Silver Hollow by Jennifer Silverwood

Silver Hollow by Jennifer SilverwoodSilverwood mixes events and characters from ancient legends and fairy tales with a modern viewpoint to create romantic fantasy that both is and isn’t set in this world.

Ten years ago, Amie Wentworth’s parents died. In the time since, she has managed to put aside her grief and establish herself as a fantasy novelist. So, when a letter arrives from her uncle—an uncle her parent’s never mentioned and who hasn’t tried to contact her since her parents’ funeral—she resolves to ignore it. But when a shadowy figure attacks her and her life is saved by a stranger who refuses to stick around to answer questions, she realises accepting her uncle’s invitation to visit England might be the only way to get answers. However, as her journey becomes ever more filled with both danger and magic, she must face the possibility the vivid thoughts and dreams upon which she based her books are more than imagination. But, as fragmentary images of another life cast only more doubt on the truth, she struggles to choose who to trust.

The key obstacle Amie faces for much of this book is lack of solid answers: other characters will hint at truths, provide advice she must heed, and warn her against trusting certain people; but, even those who claim to be helping her refuse to tell her exactly what is going on or why she should act in certain ways. As such, while reasons for such concealment are provided later in the story, the plot is likely to intensely irritate those readers who dislike the trope of a wise mentor who withholds answers until the pupil is ready.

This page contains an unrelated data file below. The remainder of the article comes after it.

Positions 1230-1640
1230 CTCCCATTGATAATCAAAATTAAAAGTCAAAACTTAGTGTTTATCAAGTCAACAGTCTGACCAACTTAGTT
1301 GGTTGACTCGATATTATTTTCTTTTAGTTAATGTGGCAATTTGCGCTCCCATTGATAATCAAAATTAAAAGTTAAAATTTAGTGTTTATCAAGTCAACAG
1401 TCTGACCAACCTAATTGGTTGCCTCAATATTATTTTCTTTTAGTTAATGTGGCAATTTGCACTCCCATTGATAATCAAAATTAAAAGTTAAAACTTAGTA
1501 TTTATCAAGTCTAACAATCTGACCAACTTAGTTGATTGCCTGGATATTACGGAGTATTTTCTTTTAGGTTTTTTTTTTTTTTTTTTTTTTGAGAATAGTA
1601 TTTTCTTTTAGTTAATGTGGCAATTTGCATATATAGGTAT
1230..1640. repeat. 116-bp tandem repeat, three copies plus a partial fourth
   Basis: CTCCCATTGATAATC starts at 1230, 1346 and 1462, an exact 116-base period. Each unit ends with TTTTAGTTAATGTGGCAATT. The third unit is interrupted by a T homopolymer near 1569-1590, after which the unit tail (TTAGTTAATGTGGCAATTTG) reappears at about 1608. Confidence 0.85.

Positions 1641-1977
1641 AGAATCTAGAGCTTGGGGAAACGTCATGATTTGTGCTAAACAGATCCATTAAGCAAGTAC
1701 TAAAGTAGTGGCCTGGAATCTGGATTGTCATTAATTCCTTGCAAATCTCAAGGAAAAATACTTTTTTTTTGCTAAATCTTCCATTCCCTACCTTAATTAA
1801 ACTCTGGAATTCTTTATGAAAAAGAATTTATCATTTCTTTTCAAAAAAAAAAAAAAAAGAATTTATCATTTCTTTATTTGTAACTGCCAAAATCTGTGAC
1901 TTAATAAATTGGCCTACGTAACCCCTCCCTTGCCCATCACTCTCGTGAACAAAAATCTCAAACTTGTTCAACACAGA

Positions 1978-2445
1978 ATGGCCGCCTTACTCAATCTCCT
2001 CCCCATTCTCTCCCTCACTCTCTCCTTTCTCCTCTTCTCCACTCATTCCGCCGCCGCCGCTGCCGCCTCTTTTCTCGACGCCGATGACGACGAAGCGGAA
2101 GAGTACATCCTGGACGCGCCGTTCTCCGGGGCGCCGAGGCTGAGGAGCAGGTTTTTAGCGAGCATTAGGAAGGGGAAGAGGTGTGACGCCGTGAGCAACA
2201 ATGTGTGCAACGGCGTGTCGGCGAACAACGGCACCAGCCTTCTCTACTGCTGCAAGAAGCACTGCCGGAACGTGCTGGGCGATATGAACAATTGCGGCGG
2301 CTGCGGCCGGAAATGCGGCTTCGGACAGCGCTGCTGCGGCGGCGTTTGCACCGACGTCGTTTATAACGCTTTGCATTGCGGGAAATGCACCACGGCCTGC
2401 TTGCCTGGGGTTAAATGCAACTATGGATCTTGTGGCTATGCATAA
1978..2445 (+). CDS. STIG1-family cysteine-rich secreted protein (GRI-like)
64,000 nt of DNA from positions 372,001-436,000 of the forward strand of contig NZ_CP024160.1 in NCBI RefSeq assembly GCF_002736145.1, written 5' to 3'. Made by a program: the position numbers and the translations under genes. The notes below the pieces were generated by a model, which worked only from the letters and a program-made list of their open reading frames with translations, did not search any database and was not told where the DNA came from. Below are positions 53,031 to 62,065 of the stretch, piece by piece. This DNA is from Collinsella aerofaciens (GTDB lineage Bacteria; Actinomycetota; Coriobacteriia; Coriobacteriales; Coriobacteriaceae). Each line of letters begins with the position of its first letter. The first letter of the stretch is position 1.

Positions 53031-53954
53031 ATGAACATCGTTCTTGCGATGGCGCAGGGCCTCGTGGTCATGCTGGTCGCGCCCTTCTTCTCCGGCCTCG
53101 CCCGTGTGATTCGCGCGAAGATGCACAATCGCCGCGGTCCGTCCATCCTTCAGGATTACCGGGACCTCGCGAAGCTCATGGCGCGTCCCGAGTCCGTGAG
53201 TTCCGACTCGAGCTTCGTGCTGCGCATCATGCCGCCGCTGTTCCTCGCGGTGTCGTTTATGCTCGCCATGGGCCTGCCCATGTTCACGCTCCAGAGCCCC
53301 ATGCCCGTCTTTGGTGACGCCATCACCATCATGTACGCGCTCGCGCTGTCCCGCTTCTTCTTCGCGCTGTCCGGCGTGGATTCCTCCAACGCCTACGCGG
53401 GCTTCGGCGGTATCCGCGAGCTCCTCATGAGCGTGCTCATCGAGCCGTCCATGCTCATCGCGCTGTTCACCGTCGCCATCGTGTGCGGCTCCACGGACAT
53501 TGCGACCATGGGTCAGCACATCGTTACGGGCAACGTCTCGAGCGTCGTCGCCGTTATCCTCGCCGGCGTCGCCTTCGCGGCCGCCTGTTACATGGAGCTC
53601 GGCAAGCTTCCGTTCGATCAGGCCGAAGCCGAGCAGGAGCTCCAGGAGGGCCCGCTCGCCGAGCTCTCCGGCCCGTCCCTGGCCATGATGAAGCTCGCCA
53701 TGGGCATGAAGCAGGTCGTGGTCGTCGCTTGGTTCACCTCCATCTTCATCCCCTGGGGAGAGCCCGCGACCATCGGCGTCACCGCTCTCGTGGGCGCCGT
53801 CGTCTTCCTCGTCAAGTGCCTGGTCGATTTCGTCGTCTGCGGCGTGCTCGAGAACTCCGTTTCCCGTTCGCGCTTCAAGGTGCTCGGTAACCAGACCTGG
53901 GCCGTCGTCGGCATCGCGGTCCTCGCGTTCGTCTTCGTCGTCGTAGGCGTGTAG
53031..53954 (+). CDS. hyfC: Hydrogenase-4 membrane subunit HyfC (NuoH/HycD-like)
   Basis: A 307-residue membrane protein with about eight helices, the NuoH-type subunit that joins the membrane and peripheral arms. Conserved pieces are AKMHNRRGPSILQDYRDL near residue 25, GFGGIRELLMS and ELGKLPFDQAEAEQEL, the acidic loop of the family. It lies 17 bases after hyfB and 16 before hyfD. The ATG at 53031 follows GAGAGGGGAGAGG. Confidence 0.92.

For readers who find the trope unobjectionable enough to forgive it or who enjoy riddling out possibilities from the narrowest glimpses of evidence, this near ubiquitous concealment builds a powerful feeling of paranoia entirely suitable for living among the whimsical fae.

While it is hard to comment on specifics without risking spoiling the core of the plot arc, the metaphysics develop as a pleasing mix of classical fairy tale and fresh variation with each fresh instance of the supernatural never being inconsistent with those that have been shown before.

Silverwood also uses the magic, uncertainty, and missing memories to provide a variation on the classic romance trope of two suitors: instead of the usual doubts, Amie must face the possibility that either, or both, of the men who seem drawn to her are actually an enemy seducing her mystically as part of some political scheme.

Amie is a sympathetic protagonist; while she is sometimes a little demanding or foolish, it is an entirely plausible reaction to her new, ill-understood world. Therefore, readers are likely to find her an engaging viewpoint on the world, and to share her desire to unravel the mysteries.

The main supporting cast are, for the most part, a finely balanced mix of human and ancient myth. This ensemble of subtly inhuman beings adds to the air of uncertainty without tipping over into inaccessibility.

However, this portrayal of the plausible impossible is less fluid in one instance, creating a situation that might strike some readers as a gotcha rather than an amplification of the paranoia.

Overall, I enjoyed this novel. I recommend it to readers seeking fantasy tales about fairy bargains or with unreliable narrators.

I received a free copy from a Goodreads review group with a request for a fair review.

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